The surprise winner of the 2010 Giller Prize for best English-Canadian fiction, “The Sentimentalists” by Johanna Skibsrud (Douglas and McIntyre, Vancouver/Toronto, 2010, 218 pages) is both an artistic and political disappointment. The judges went a little overboard with their laudable encouragement of the young poet-turned-novelist. They are apparently willing to overlook tortuous sentence structure, a painful over-indulgence in bracketed subordinate clauses, and dense lyricism that suffocates an interesting story-line. Frequent bursts of creative metaphoric prose do not rescue Skibsrud's stumbling transition to the novel form.
“The Sentimentalists” could have channelled the intense public interest in war crimes, post-traumatic stress disorder and wikileaks. It is a tale told by the daughter of a Vietnam war veteran. Her dad, haunted by the horror of an actual massacre by U.S. Marines of a village of Vietnamese peasants in 1967, leaves his North Dakota trailer and moves to a small Ontario town.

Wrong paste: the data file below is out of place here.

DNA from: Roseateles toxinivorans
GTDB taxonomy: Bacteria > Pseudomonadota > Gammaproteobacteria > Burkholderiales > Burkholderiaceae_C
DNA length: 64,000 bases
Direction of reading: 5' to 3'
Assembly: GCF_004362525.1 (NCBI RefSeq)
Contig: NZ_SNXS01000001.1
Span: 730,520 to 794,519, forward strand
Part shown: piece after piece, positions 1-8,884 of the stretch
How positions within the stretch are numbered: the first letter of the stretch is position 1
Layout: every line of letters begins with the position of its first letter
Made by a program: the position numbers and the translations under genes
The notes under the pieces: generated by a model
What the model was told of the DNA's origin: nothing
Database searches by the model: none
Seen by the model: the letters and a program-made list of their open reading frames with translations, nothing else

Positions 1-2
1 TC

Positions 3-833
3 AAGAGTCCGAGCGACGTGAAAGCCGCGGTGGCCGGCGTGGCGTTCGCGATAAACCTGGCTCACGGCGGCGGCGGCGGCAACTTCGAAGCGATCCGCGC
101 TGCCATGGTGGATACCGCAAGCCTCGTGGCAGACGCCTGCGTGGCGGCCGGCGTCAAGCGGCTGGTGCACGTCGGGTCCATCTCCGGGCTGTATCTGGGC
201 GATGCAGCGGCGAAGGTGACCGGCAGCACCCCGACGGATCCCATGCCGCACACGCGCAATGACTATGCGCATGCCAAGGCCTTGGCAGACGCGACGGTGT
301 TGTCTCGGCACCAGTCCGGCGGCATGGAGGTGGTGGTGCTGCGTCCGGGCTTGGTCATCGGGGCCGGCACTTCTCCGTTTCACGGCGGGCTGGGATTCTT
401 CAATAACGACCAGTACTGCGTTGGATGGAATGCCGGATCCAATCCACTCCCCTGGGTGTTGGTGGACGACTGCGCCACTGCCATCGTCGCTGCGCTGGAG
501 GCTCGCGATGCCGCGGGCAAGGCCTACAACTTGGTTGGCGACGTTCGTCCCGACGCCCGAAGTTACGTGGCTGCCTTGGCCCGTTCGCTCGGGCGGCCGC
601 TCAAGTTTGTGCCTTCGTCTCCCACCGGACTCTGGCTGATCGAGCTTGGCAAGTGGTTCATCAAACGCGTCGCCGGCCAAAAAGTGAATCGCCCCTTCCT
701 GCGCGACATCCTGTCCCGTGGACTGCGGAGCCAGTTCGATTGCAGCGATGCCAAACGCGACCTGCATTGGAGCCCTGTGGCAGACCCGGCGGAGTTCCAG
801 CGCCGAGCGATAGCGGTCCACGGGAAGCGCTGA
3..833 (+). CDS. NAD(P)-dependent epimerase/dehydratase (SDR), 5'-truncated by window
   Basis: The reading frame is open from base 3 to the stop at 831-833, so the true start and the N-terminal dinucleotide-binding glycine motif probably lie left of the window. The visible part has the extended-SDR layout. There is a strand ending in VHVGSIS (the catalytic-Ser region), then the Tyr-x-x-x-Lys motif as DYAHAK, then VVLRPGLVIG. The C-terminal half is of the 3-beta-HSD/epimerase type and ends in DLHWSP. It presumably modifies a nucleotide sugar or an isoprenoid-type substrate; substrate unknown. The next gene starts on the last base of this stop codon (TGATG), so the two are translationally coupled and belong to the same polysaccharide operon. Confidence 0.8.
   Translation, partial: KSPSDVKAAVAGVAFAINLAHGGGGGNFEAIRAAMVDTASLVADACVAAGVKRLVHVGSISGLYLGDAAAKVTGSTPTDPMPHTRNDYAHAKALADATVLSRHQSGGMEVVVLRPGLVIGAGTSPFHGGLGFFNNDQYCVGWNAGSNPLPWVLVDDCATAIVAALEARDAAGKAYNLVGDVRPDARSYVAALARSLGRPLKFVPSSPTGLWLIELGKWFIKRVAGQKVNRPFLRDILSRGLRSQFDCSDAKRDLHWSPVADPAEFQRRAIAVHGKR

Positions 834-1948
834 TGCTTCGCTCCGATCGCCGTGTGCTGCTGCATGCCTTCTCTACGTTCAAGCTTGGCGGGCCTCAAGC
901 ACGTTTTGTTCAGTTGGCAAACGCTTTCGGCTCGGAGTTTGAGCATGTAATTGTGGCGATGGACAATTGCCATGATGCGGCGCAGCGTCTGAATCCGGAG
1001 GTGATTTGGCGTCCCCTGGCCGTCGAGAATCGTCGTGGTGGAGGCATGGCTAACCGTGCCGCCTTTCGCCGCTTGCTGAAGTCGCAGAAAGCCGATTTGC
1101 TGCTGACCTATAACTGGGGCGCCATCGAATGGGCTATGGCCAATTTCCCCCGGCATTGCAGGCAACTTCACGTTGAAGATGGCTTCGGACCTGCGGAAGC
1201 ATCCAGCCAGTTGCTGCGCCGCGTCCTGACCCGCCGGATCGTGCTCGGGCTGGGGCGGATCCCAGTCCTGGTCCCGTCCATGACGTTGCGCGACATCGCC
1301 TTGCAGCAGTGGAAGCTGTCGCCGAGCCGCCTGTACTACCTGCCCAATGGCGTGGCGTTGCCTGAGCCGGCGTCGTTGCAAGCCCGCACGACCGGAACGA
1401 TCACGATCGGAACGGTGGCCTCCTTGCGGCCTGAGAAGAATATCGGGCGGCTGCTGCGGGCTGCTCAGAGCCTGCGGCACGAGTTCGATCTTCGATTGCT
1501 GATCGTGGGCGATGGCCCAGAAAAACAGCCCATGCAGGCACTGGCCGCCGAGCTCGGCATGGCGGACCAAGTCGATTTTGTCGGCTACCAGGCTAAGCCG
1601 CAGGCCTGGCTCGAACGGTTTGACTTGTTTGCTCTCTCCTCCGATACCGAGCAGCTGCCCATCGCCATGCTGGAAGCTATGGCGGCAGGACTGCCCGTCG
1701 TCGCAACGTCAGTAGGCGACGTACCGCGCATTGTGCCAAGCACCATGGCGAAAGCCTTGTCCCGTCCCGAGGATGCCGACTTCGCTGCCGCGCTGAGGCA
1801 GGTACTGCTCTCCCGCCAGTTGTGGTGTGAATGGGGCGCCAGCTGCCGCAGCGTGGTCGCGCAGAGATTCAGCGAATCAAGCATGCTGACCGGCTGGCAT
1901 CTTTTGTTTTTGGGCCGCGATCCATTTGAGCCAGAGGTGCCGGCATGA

There the vet lives with the father of his soldier buddy, who died mysteriously, possibly the victim of an attempted cover-up. The daughter has issues too – a failed romantic relationship, estrangement from her frequently-absent, alcoholic father – but the more she learns about the horrors that contorted their lives, the more she concludes that the past is irretrievably subjective and ultimately unknowable.
This novel is a missed opportunity. It could have dramatized a compelling history that has contemporary resonance. It could have situated it in today's big picture of power, profit and the system's multi-million victims. Connecting past and present wars of imperial intervention, and linking the toxic fogs that they propagate, alas, is a job for another writer. -Barry Weisleder